FBI = Fungus, Bacterica, Invertibrates = Nature's recyclers. A clever play on words. Not only is FBI a famous local-only surf clothing line, From Big Island, but he acronym rolls off the tongue of even a first grader for some odd reason. We talk about FBI in class as the world's most efficient recyclers. The miracle is that without FBI there would be no way for the nutrients in a papaya peal to get to the starfruit. We can help FBI work by providing layers of green (fresh, nitrogen) and brown (old, carbon) to feed the maximum FBI. And we can whacking back garden jungle to create compost piles.
Teamwork and effective tool use are two important components of the kind of work needed to build big compost piles. I have to be on constant watch during hard core tool work because little children have no idea of spacial awareness. The most well-meaning first grader will throw their biggest shovel dig with a friend right next to them or run down a gravel hill holding clippers no problem. Jobs were bean picking, bean shelling, rock moving, vegetation clipping.
On the way to a more controlled garden, students discovered everything from Hawaiian Blind Snakes to white cockroaches, to a spider eating a centipede. Teams of students no one would have put together join to move rocks or clip a tunnel. Most gardeners get into a groove and go to town working for the earth until I tell them its time to clean up.
Our students work hard like FBI. Kids and microorganisms have more in common than I thought.
I am totally enchanted by my herbal medicine magic class. They are eight kids strong, grades 1-5; overflowing with excitement to be in the garden and wowed by herbs.
We spent the first class making journals and collecting leaf specimens. I told them that in Hawaii the first people that grew medicine here honored garden gods and goddesses by introducing oneself and leaving an offering. The offering could be a song or a shell, but a blessing should be left whenever an herbal practitioner harvests their medicine.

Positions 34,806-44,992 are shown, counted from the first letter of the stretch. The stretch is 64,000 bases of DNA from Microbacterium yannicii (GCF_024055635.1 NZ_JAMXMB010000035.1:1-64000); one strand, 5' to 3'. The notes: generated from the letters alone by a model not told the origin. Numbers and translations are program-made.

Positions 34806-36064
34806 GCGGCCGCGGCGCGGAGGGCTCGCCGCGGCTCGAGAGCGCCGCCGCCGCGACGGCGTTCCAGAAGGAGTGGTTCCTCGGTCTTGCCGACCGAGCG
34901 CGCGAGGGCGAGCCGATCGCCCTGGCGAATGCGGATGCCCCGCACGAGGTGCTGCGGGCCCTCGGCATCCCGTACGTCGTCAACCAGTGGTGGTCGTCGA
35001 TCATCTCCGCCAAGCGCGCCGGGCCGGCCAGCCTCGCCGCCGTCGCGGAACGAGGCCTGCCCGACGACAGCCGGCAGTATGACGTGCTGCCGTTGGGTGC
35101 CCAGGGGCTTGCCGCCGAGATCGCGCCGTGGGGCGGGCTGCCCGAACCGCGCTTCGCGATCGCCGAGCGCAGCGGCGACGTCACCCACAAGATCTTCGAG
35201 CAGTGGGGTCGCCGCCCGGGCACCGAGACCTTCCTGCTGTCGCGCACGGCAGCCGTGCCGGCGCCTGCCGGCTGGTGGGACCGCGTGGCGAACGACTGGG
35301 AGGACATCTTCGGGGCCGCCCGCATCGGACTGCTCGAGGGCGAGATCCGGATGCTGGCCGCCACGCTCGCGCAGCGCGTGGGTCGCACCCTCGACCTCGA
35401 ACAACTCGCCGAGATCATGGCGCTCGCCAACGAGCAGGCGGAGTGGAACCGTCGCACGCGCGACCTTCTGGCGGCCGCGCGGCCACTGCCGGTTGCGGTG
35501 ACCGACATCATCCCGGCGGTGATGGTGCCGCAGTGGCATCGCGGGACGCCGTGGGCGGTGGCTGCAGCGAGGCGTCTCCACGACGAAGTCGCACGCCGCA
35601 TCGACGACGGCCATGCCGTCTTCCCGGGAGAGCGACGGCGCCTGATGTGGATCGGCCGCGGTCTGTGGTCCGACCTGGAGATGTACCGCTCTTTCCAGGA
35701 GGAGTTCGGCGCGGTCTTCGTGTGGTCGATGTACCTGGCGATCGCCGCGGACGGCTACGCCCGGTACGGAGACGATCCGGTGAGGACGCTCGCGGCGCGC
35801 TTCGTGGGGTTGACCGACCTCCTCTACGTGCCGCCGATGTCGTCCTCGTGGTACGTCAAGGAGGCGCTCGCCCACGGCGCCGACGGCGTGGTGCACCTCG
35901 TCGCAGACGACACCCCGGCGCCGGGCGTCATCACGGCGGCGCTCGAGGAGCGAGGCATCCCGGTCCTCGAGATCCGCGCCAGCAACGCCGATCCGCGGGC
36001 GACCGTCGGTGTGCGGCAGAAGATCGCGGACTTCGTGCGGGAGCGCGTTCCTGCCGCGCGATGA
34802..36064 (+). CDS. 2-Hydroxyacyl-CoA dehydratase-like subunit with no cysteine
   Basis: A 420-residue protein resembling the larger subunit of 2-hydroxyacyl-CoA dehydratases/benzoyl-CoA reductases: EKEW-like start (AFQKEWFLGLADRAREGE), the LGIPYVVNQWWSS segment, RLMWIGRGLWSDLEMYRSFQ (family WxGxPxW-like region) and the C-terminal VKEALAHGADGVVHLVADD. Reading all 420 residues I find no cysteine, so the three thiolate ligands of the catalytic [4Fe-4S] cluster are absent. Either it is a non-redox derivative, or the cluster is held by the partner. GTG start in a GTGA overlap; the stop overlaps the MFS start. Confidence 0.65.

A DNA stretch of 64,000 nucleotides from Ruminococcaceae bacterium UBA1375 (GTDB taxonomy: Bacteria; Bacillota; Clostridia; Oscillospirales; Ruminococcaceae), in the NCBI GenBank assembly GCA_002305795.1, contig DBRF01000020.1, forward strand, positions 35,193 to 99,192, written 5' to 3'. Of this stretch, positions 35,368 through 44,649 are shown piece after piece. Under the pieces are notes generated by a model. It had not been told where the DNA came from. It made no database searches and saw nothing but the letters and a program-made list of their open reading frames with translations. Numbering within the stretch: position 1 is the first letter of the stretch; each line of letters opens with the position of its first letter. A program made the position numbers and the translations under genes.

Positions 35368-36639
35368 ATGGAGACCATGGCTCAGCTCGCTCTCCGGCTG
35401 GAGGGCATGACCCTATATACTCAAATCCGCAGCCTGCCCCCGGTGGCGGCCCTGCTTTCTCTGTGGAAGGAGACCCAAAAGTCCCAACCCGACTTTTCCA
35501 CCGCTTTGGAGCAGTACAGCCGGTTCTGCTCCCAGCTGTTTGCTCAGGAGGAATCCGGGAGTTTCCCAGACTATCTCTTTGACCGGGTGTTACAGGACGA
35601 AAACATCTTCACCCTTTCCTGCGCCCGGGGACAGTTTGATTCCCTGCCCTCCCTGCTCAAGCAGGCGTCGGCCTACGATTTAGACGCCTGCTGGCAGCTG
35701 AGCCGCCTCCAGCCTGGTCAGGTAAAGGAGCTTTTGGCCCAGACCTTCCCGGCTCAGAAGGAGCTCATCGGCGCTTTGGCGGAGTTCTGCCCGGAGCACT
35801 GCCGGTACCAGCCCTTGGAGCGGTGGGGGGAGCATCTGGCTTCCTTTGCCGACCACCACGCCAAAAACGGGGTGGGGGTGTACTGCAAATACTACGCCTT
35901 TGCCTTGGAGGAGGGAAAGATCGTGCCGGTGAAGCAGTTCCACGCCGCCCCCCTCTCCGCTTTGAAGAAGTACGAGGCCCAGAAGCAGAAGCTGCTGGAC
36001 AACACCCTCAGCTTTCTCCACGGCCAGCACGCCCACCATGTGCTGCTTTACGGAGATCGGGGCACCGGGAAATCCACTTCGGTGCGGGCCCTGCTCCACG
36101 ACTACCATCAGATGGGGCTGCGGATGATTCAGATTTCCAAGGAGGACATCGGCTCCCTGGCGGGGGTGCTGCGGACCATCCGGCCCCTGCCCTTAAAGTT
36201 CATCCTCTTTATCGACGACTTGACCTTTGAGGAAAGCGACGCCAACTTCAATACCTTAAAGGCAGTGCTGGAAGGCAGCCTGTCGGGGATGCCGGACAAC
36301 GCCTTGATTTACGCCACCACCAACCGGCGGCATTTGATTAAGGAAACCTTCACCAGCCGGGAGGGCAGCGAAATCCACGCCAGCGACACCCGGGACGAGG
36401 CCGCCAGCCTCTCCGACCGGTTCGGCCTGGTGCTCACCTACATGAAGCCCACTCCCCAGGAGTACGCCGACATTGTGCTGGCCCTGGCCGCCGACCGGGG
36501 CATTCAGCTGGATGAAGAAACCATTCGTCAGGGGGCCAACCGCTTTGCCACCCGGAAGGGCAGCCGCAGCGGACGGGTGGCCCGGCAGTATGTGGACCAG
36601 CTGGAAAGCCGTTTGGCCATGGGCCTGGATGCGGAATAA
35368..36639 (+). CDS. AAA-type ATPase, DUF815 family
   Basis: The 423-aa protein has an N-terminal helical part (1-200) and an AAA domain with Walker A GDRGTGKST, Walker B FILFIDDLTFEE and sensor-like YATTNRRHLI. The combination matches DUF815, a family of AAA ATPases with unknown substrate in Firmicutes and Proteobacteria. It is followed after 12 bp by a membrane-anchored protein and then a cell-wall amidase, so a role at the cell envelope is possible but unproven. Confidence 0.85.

We sang the first verse of "This little light of mine, I'm gonna let it shine." as a gift for the herbs.
Little people barely able to traverse the garden without tripping because they are so small, with journals and pencils in hand rushed into our overgrown garden like they were going to the fair. "This is lemongrass. The tea is good for your brain, " I told them. Immediately, mini fingers reaching out for leaf samples. Just as immediately, "Ms. Krista can I have tape?" They secured samples into journals students made out of scratch paper.
We examined 15 herbs/weeds around the campus, and took notes about each one.
Last class, I handed out the herb collection bags I made them out of my old t-shirts (that's not gross is it?) and made medicinal infusions. Students copied down that an infusion is cooking the healing properties of an herb into another substance like water or oil. They also wrote down two magical recipes. Children gathered equal parts mint, lavender, and lemon balm to make a tummy settling, restful tea and a little rosemary and a lot of lemongrass to make a brain energizing tea.
The washed herbs were cut up and placed in a big pot on the garden hot plate by careful children. I got crazy and let them sweeten the concoctions with agave nectar (none of them had tasted it and of course they all wanted seconds). Back in the day, traditional Hawaiian medicine was often given with plenty sugar cane to make it palatable. "I like this infusion Ms. Krista!" shouted one second grader. Most treated the yummy and healthful teas like treasure and preserved them by replacing the water in their take-home bottles with their tasty new healing remedy.
My classes with these inspired young gardeners are no less than enchanting. When these kids enter the garden, butterflies are more colorful and birds more singsongy. Next week Medicine Woman Darlene and her husband Earl are coming to herbal magic class to talk about the wonders of ginger! Enchanted again!
Krista Joan says:
My mission is to teach, train, and testify in resistance to the white supremacy of my ancestors. My personal choices are political, powerful, and practical. Let's trash waste.